It has been suggested that the bullet holes in the roof of the Branch Davidian residence may have come from ATF agents on the roof who were firing into the structure as the firefight continued. Jack Zimmermann, the attorney for Branch Davidian Steve Schneider during the standoff, conceded that this was a possible explanation for the presence of the bullet holes during his testimony before the subcommittees. 123 Given that there were several ATF agents who were on the roof of the residence during the firefight with the Davidians, this explanation seems plausible.


In October 1994, following the Treasury Department's review of the failed raid against the Davidians, the Department terminated the employment of the two senior raid commanders, Chojnacki and Sarabyn. 124 Both of them filed complaints with the Merit System Review Board. While those complaints were pending, the Treasury Department reached agreements with both Chojnacki and Sarabyn. 125 As a result of those agreements, both were rehired by the ATF. However, neither is assigned to positions of authority over other agents and neither is presently empowered to carry a


At the hearings before the subcommittees, Treasury Department officials were asked why a deal was struck with the two people on whom the Treasury Department blamed the failure of the Davidian raid. No sufficient answers to this question were provided. In light of the Treasury Department Report's conclusion that "raid commanders Chojnacki and Sarabyn appeared to have engaged in a

122 "Mr. MCCOLLUM. What about with regard to firing from the helicopters? Did any of the ATF agents tell you that there had been shots fired from the helicopters?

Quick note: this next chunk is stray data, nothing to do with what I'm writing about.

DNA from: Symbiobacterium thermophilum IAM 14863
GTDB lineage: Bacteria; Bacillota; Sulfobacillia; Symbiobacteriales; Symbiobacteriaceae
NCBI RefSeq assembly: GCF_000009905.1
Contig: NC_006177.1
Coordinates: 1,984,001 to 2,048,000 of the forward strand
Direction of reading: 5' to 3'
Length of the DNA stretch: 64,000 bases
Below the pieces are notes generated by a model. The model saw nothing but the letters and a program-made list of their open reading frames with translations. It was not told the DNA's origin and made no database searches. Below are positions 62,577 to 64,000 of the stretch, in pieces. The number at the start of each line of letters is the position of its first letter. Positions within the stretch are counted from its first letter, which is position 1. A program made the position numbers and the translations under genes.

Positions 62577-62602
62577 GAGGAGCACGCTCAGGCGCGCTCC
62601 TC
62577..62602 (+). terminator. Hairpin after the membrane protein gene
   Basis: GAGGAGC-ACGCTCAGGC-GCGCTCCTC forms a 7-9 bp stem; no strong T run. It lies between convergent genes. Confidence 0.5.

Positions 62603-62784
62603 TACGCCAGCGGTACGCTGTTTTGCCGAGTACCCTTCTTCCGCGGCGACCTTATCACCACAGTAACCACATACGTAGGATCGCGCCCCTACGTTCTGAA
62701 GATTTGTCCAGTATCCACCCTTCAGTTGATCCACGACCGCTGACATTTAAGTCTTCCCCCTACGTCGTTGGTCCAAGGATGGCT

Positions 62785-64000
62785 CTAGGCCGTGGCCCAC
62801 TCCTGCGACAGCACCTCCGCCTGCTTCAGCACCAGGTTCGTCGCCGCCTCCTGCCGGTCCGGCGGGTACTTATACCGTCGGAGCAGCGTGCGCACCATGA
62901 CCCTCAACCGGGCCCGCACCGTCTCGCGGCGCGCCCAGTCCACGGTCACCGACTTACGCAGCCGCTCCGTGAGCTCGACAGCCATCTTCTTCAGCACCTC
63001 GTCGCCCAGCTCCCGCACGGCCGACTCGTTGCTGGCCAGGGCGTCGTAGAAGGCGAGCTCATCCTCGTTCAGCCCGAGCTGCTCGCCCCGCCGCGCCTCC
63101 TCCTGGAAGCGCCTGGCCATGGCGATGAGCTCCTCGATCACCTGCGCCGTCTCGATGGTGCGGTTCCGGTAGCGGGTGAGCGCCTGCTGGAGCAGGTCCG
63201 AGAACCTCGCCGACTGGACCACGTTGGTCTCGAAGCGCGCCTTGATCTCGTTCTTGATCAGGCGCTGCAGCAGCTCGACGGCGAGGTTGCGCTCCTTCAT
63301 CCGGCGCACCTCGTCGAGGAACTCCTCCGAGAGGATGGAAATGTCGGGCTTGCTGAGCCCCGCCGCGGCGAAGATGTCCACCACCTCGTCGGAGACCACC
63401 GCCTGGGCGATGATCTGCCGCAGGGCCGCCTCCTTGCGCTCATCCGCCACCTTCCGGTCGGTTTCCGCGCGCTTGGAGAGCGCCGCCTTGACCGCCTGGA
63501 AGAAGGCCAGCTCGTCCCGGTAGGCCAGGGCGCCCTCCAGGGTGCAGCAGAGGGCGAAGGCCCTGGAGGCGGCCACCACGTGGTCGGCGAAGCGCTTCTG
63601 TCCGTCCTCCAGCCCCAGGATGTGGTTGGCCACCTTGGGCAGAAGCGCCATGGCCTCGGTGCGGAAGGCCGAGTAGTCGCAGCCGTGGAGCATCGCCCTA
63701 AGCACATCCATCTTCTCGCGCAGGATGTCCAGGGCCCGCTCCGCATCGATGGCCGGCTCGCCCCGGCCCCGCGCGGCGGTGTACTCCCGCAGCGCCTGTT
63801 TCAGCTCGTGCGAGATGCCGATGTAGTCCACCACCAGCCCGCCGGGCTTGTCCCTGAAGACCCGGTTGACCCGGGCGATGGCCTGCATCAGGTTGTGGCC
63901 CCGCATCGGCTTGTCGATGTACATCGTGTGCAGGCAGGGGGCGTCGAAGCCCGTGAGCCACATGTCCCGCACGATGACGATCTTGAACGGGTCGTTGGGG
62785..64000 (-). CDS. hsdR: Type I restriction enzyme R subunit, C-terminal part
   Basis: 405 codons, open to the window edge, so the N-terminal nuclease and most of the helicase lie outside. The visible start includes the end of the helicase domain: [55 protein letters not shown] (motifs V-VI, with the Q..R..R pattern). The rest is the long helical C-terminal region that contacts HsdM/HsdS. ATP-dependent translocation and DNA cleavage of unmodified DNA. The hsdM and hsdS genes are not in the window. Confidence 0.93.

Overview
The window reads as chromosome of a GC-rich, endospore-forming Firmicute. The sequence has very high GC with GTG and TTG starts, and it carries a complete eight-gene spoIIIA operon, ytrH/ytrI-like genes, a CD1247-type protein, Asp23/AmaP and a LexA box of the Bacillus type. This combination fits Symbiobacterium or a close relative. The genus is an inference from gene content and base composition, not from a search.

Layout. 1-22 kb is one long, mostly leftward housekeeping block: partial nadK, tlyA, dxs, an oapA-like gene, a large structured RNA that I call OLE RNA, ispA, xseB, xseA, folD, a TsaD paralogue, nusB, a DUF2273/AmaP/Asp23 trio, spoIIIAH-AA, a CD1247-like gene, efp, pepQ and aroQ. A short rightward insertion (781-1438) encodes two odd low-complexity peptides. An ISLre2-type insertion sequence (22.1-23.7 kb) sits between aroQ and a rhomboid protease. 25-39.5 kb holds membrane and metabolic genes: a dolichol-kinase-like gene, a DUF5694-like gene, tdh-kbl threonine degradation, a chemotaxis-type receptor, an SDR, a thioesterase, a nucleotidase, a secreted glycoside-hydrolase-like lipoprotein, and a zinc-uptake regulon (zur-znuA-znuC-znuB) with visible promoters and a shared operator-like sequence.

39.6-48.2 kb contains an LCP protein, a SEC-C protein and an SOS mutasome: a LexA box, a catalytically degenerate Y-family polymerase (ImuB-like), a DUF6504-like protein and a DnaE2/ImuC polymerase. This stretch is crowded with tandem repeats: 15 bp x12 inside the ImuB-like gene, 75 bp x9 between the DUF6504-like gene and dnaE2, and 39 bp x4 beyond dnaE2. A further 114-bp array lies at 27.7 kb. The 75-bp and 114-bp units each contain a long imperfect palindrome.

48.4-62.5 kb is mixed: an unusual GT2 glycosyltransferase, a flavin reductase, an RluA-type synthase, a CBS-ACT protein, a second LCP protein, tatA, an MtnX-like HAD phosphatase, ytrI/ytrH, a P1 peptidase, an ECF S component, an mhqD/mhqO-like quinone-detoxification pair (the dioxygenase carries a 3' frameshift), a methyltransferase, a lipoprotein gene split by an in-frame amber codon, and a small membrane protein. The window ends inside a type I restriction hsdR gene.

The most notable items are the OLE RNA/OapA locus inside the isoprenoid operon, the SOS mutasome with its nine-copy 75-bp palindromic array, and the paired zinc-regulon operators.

"Mr. BYRNES. Quite to the contrary, we could find no evidence that there was ever any shots fired. Our best evidence is that they peeled off at about 300, 350 meters, because there was gunfire, and those pilots were not going to fly over that residence."

Hearings, Part 2 at 197.

123 "I couldn't tell you whether those rounds were fired from a helicopter or not. All I could tell you is they come from the sky downward. If somebody were standing on top of the roof shooting down into the ceiling, it would look exactly the same way." Hearings, Part 2 at 27 (statement of Jack Zimmermann).

124 Memorandum to Charles D. Sarabyn from ATF Deputy Director, "Decision to Remove from Position and from the Federal Service" (October 26, 1994); Memorandum to Phillip J. Chojnacki from ATF Deputy Director, "Decision to Remove from Position and from the Federal Service" (October 26, 1994). Treasury Documents T00012743-T00013735.

125 Settlement Agreement, Phillip J. Chojnacki v. Department of the Treasury, Case No. DA0752-95-0126-1-1, Merit Systems Protection Board, Denver Field Office (December 1994). Treasury Documents T00013868-T00013874. Settlement Agreement, Charles D. Sarabyn v. Department of the Treasury, Case No. DA-0752-95-0127-1-1, Merit Systems Protection Board, Denver Field Office (December 1994). Treasury Documents T00013428-T00013434.